Why We All Should Put Our Phones Down

We live in an era where we constantly forfeit actual human interaction for a digital counterfeit. Dinner is had around the TV more often than not, the only time we have actual conversations is through a text message, and all of our spare time is spent searching for a more fulfilling moment through our smart phones.

We are plagued with the fear of missing out. In reality, the only thing we are missing out on is the moment we should be spending with those around us. We have become more concerned with our online presence than our actual presence.

Take a few seconds and check out the video that inspired this post. It’s a frightening, but realistic view of what the future looks like for the next generation.

 

Just so you know, I didn’t write this because I have it figured out. I actually struggle with this very thing… A LOT. My wife and I have even made a “No looking at our phones during dinner” rule because of our tendencies.

We have to stop buying into the false idea that there is a better moment than the one we are in. There is a reason you are where you are and you are with who you are with. Slow down and enjoy it! Stop letting social media steal the rare time you have with you friends and family!

There’s no denying that it’s much easier to participate socially online via Instagram, Facebook, & Twitter, but when is the last time you were reminiscing and someone said, “That was so much fun that time we hung out and spent the entire day scrolling through Facebook!”. 

You won’t hear a conversation like that, because they don’t exist. Trust me, when we are old and grey we won’t wish we had spent more time using social media, watching TV, or playing with our smart phones. We will regret the time we forfeited with friends and family, because of those things.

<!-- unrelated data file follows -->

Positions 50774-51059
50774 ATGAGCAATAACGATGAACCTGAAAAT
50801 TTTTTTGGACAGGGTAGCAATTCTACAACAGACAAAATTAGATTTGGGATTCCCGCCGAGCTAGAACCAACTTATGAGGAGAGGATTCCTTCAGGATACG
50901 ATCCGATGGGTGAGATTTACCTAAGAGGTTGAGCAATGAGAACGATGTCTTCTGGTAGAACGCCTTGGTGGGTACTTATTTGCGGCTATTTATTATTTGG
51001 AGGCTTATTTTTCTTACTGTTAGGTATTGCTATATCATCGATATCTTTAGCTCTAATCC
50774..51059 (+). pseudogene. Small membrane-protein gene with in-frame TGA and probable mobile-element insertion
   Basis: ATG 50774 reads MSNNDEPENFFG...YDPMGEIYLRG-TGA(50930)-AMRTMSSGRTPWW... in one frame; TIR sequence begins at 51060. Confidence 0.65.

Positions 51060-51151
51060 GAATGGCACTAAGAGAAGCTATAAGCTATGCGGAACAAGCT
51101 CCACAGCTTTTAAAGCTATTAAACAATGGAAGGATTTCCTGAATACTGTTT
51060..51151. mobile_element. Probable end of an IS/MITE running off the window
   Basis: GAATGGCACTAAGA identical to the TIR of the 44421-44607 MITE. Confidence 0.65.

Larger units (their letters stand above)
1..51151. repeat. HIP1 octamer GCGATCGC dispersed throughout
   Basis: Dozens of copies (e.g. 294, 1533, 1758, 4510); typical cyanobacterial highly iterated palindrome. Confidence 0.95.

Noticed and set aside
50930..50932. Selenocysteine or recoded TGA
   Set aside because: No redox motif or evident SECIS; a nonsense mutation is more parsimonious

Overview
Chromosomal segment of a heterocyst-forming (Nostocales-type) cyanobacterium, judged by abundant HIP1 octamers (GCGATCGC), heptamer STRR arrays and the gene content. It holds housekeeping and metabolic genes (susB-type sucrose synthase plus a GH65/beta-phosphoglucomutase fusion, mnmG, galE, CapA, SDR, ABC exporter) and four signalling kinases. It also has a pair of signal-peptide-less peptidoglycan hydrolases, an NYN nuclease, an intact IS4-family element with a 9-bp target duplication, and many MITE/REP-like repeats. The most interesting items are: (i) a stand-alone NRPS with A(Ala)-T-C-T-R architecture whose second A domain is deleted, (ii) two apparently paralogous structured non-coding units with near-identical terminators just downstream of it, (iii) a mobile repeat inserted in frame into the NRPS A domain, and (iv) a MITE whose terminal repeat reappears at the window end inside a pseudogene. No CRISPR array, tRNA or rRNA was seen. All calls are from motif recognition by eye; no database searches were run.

Paul gives some pretty solid advice in 1 Corinithians 6:12

“I have the right to do anything,” you say—but not everything is beneficial. “I have the right to do anything”—but I will not be mastered by anything.  1 Corinithians 6:12

I don’t believe technology and the internet is sinful or bad, I just know how easy it is to abuse and misuse. Like anything else, moderation definitely should be considered. I would hate to see the next generation incapable of forging valuable, actual relationships, because the only example they had was witnessing our usage of social media.

So maybe we should start setting boundaries? A time limit?  I don’t think this shift in culture can be reversed overnight, but I do think progress can begin now. Next time we are spending time with someone let’s put our phones down and make them the priority. Our future selves will thank us.


 

 Do you struggle with this also? What do we do to reverse this trend? Comment below.

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Tyler Speegle

Husband, blogger and serious coffee drinker. Passionate about helping others understand how to live relationally with God and escape a life of dry, mechanical religion so that they can live out their God given purpose.

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